What if Boston transformed some of its empty offices into affordable housing? It wouldn’t be easy, but with some foresight and strategic vision, it could happen.
Structurally speaking, converting an office building into residential units presents challenges that can be both daunting and tempting for an architect. The heavy lifting isn’t just installing new plumbing and electrical infrastructure or ensuring that the converted building has an energy-efficient wall-to-window ratio. The new housing units also need to be located near essentials like grocery stores and transit stations, and they should also be aesthetically familiar and welcoming to potential new residents.
“Wealthier people in big cities are accustomed to living in glass high-rise towers, but if we’re talking about moderate- or lower-income housing, it’s the question of ‘How do you make a big boxy office building feel more like a residential environment?’” says Alberto Cárdenas, a principal with DHK Architects, which has converted schools into housing. “Single-family housing elements like porches, double hung windows, pitched roofs, and yards can give housing a traditional appeal. It doesn’t have to be that way. I love modern buildings, and I could certainly live in a glassy building myself, but a lot of people just don’t go for that.”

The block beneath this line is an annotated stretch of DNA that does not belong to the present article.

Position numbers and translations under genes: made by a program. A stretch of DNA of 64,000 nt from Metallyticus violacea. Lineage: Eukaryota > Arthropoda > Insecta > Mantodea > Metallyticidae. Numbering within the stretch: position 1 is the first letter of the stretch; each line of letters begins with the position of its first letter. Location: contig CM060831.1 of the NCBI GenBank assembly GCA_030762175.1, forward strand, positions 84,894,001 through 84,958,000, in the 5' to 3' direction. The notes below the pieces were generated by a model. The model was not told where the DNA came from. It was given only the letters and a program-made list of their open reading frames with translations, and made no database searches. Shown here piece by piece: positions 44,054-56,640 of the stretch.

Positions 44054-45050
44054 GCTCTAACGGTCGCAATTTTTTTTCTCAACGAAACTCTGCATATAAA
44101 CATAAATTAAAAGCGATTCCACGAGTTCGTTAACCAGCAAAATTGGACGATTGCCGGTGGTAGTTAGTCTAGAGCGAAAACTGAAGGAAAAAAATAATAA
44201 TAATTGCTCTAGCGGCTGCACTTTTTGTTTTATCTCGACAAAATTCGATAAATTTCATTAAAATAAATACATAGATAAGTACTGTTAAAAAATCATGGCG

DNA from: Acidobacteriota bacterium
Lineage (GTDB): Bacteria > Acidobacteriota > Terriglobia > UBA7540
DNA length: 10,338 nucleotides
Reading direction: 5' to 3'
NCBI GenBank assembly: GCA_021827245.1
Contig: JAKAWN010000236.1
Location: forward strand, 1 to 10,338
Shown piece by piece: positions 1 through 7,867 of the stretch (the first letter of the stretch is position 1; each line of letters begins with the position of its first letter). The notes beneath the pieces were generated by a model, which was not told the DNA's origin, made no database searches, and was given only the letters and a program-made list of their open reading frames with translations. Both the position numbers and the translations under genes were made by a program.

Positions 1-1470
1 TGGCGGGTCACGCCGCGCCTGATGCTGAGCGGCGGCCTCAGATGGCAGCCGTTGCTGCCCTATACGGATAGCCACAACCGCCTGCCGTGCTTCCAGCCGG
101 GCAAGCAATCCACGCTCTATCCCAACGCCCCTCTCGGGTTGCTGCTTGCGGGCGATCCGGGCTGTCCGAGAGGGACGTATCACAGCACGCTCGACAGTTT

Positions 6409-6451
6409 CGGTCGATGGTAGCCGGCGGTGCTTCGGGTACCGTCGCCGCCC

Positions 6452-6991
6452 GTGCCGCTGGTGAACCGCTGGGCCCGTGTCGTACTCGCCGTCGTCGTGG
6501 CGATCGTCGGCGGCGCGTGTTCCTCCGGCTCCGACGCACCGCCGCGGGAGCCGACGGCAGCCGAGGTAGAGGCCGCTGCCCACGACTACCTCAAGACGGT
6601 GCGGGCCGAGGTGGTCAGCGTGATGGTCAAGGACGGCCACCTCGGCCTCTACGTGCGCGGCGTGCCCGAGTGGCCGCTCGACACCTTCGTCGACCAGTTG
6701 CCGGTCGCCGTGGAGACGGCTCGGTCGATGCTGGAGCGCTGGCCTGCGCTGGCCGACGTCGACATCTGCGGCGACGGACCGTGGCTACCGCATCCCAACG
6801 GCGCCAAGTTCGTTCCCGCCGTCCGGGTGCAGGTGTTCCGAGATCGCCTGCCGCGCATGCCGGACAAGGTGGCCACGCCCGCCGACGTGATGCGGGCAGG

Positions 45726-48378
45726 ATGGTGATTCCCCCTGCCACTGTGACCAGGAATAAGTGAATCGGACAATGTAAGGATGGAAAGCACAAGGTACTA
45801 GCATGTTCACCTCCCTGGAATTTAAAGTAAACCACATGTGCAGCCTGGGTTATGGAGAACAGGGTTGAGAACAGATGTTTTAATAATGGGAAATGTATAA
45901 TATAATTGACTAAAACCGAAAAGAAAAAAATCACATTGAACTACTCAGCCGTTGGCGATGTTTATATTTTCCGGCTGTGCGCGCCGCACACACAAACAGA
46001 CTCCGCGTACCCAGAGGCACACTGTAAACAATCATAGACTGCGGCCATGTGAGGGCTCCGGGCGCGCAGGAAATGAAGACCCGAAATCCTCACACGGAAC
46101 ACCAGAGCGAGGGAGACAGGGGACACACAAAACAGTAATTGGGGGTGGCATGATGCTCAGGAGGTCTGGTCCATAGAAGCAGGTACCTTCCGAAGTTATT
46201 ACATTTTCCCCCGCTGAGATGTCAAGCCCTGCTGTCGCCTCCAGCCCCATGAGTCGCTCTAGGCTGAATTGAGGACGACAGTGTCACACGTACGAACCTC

That said, the nuts-and-bolts problems of turning newer office buildings into housing don’t appear to be deterring architects and officials in some cities from considering such projects. The New York architecture firm Architecture Research Office recently joined forces with the website Curbed to explain how a cramped office building on Madison Avenue could be converted into a mixed-use tower with more natural light and greenery-filled terraces.